We know it's related to MSVDD due to what happens when people try to modify the V/F curve and set the 1.1v voltage point too high compared to the previous voltage points, and the same thing happens. People with Kingpin cards and access to the classified tool were able to modify MSVDD which brought the effective clocks back up. So it's likely a power rail related to one of these two rails that either isn't shown in the Ampere Bios Editor, or in Hwinfo64. There are two small shunts (three actually, but one is connected to the RGB header), in a 1206 size package, 5 mOhm, next to the GPU Chip Power and PCIE Slot shunts on the backplate side. Rumor has it that these two shunts may affect these rails. While @olrdtg modded these, he used wire, which multiple experienced solderers (Elmor, Oldidey) say is terrible for milliohm shunts, because the wires add far too much resistance. Either me or @dante`afk will be properly solder stacking with 5 mOhm 1206 shunts very soon (not on the RGB 1206 shunt, unless the first two do nothing) and will report if this affects the power limits limiting these (and reference cards that are NOT a Strix), to 550-580W before tripping a high TDP Normalized %.. TDP Normalized % in HWinfo64 seems to see these limits and sees that the individual rails for these limits are much higher than the primary rail limits (with respect to TDP), which supports that theory, along with effective clocks being affected first (at 100% TDP).

Oddly enough, at 114% TDP, effective clocks don't seem to be affected at all. Instead, when the card gets to about 570W TDP, it just throttles. If I had to take a guess, it's the other rail hitting a limit first. The logical explanation for this would be if the "first" rail has a lower "default" (based on 100% TDP slider) value than the second, but a higher "maximum" value, while the second rail has a higher "default" but lower "maximum". But without a schematic of a FE card, this all heresay and blind guesses.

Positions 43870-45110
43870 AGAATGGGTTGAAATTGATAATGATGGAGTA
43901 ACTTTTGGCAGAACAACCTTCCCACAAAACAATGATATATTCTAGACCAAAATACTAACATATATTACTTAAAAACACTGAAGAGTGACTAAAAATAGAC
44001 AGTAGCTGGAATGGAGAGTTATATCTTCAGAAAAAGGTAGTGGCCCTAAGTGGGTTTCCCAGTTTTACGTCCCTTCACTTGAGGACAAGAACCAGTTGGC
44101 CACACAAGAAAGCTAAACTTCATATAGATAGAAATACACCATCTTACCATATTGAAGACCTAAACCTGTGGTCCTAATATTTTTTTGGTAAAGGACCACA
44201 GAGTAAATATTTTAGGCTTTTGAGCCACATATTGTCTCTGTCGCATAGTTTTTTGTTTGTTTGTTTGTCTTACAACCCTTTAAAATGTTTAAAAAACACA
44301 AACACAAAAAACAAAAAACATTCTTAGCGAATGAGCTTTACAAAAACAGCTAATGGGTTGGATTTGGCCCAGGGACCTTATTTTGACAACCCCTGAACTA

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Hey folks, trying to avoid a wall of text as I just would like some feedback from the electrical wizards that reside in this thread. I haven't used this website since 2014 when I was a freshman in college... how time has passed and how funny to see 780 Ti and Korean IPS owner clubs in my sig. Have been using reddit pretty extensively since for the computer hardware forums, but nice to be back.

Anyway, I have followed this thread as a lurker pretty thoroughly for the past couple months because I've had a 3090 FE I got from Best Buy in late October. For the most part, love the card, but she's got a bit of coil whine and in general clocks can be all over the place due to being super power limited, however I'm clearly preaching to the choir.

So, over the past couple months, I've also noticed my fan curve being overridden under certain workloads with no specific reasoning to 100% which even with my wireless Hyper X Cloud II's is audible and annoying. Further research shows, similar to this thread and others, that my memory junction temp is hitting a TJ max of 110c which is obviously stupid hot and sure enough is what's causing my fans to ramp to 100%.